Manitoba government says it already rejected school funding proposal that hinted at cuts

Manitoba’s Progressive Conservative government says it has already shelved a proposal that the New Democrats say would leave 40 per cent of school divisions with less money than under the existing funding formula.

Deputy Premier Cliff Cullen said the undated leaked document, which the Opposition NDP obtained and made public Thursday, is obsolete. 

“What was tabled today was a [funding] model that was completely rejected by our government,” Cullen said

“The reality is when it comes to funding for education in Manitoba, you have to look at our budget. Our budget put in an additional $100 million for K-12 education this year. That is a 6.1 per cent increase in education funding this year.”

The five-page document tabled by the NDP lists the amount every school division would have received under the proposed new funding model for the current school year. Under that formula, 14 out of 37 divisions — including Winnipeg School Division and three of the four other largest divisions in the province — would have received less money.

For divisions that would lose money under the model, however, the document also shows an additional amount that would have been paid to make up for any shortfall.

The government is moving to overhaul the education funding model, a complex formula that allocates dollars based on student populations, transportation costs and property taxes, among other categories.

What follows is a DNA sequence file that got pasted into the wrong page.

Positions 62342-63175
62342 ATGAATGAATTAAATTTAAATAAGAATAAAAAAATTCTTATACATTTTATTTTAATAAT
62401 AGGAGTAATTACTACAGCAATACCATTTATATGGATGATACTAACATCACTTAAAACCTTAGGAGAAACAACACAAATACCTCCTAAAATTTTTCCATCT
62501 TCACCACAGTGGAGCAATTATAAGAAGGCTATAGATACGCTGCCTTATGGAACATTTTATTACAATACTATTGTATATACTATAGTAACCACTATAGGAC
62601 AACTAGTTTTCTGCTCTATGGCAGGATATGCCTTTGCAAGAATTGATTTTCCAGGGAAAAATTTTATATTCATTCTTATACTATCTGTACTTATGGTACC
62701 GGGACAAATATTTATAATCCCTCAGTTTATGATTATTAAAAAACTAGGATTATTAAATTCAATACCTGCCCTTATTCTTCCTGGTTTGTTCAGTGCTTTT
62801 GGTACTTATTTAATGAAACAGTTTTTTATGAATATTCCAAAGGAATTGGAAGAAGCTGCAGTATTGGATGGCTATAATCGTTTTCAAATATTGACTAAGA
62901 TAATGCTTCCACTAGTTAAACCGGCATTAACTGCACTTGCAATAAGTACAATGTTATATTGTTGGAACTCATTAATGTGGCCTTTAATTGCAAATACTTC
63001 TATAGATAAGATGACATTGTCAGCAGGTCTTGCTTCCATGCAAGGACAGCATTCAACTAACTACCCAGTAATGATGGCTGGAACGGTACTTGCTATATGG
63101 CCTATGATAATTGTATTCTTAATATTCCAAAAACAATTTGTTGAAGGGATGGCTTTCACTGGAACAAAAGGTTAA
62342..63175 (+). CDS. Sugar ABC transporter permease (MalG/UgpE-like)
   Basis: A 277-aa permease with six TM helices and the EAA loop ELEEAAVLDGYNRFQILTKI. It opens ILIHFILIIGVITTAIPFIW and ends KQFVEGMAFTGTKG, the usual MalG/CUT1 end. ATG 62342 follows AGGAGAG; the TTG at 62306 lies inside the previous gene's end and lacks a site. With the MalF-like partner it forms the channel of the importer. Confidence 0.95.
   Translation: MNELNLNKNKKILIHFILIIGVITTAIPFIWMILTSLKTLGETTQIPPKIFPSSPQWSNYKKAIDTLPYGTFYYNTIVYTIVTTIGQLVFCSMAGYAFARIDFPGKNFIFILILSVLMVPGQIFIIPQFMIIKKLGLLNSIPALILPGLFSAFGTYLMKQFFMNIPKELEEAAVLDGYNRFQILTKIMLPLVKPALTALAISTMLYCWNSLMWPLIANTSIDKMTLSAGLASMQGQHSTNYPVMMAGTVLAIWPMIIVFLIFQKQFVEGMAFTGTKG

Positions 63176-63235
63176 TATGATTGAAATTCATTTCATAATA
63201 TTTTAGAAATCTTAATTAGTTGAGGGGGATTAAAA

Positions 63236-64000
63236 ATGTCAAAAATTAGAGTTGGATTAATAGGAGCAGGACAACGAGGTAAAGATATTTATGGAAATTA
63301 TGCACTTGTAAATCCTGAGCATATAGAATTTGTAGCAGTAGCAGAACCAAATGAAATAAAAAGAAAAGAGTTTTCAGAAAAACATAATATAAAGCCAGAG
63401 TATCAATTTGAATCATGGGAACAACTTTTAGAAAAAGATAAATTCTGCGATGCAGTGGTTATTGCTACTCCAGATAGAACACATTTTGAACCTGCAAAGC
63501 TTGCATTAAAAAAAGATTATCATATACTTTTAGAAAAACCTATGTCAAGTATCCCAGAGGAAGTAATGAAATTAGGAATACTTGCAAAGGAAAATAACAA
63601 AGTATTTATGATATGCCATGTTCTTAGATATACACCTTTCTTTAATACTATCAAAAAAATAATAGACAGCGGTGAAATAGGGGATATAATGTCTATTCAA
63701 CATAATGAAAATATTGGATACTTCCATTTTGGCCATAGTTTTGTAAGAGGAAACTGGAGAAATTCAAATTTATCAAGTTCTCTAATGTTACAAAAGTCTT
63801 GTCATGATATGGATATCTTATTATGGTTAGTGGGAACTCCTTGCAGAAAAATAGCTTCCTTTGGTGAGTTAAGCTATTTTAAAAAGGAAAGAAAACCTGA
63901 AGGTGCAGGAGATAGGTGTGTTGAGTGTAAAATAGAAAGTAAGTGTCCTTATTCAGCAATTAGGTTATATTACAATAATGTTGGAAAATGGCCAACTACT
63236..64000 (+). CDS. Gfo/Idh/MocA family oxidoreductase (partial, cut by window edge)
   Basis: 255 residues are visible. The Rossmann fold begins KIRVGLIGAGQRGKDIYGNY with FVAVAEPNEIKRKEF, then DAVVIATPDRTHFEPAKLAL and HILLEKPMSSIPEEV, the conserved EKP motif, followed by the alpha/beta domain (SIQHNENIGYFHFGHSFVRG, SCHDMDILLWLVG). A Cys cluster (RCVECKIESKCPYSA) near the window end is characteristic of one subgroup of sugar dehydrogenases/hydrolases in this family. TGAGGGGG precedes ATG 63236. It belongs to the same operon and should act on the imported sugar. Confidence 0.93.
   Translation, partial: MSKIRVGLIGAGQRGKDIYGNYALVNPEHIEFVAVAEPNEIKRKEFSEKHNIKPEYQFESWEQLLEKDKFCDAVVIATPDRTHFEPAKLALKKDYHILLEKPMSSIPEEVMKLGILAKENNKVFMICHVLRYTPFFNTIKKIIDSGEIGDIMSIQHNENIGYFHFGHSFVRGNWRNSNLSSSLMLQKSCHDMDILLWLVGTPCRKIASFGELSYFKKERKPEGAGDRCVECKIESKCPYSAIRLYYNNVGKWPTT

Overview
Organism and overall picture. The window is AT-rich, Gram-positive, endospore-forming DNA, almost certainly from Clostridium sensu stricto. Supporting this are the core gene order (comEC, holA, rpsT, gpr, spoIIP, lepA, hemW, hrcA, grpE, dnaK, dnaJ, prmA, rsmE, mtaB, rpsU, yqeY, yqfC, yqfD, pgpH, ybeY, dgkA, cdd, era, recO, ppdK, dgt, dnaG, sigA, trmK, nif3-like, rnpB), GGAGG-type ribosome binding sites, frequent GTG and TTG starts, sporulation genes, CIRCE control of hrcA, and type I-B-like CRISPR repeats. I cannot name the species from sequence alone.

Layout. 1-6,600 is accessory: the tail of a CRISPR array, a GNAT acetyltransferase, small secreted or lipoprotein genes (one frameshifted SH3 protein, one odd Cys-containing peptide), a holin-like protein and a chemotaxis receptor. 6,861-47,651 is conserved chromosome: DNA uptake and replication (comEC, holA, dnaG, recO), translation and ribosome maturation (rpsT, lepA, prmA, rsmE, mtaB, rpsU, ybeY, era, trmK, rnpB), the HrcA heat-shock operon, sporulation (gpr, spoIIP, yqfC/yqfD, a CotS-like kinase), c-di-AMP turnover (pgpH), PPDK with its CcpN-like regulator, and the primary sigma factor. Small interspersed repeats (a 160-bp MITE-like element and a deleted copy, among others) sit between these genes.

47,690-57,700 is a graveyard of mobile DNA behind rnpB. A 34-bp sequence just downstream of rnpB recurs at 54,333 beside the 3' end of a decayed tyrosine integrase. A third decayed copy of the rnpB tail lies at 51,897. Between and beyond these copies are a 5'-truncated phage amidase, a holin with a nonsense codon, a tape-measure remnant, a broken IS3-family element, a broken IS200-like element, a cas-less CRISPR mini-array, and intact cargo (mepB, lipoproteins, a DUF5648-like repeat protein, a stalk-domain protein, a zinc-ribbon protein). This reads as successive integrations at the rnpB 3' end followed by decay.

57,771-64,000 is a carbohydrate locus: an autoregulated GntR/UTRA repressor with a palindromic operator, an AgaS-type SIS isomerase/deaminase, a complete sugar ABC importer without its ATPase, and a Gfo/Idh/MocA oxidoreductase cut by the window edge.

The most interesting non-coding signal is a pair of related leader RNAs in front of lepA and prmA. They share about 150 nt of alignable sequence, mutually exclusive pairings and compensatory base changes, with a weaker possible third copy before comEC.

A new, more equitable model was supposed to be in place by the 2023-24 school year, but the Tories announced late last year it needed more time for consultation. The new model is expected to be ready by the 2024-25 school year. 

On Thursday, Cullen said the government has extended its contract with consulting firm Deloitte and will soon be meeting with more school boards to gather their input on a funding overhaul. 

No plans to cut school funding: PCs

He said the province has no intention of adopting a model that reduces the funding of any school division.

Proof of that, the former education minister said, is the record funding for kindergarten to Grade 12 in the coming school year.

Each division will receive an increase of at least 2.5 per cent in its provincial grant, although a number of divisions have argued, after years of underfunding, the hike in operating funding isn’t the “astronomical” increase the government has advertised. 

Despite Cullen’s comments, NDP Leader Wab Kinew stuck with his argument that the leaked document shows what will happen to school funding if the PCs are re-elected in the fall. 

“I think we all understand what the PCs are doing this year. They’ll say anything to try and get re-elected this year,” Kinew said.

“Until we see something else in black and white, we can only conclude that this is the PC plan for education in Manitoba.

A man in a black jacket, suit and orange tie looks on.
Manitoba NDP Leader Wab Kinew sees the leaked document as an indication of the PC government’s future plans for education funding. (Tyson Koschik/CBC)

The NDP used its entire allotted time in question period Thursday to allege the PCs would cut education funding. The party listed off the school divisions slated to get less money under the formula, before the transitional funding is divvied up. It includes five of the six English-language public divisions in Winnipeg.

Liberal Leader Dougald Lamont said the document the NDP is citing is outdated. It presents options for the 2022-23 academic year already underway. 

“It’s one of these things where the NDP are making a big deal about a document that doesn’t actually say what they say it does, and I don’t understand why they feel the need to make stuff up when we already know that schools and school divisions don’t have enough money,” Lamont said.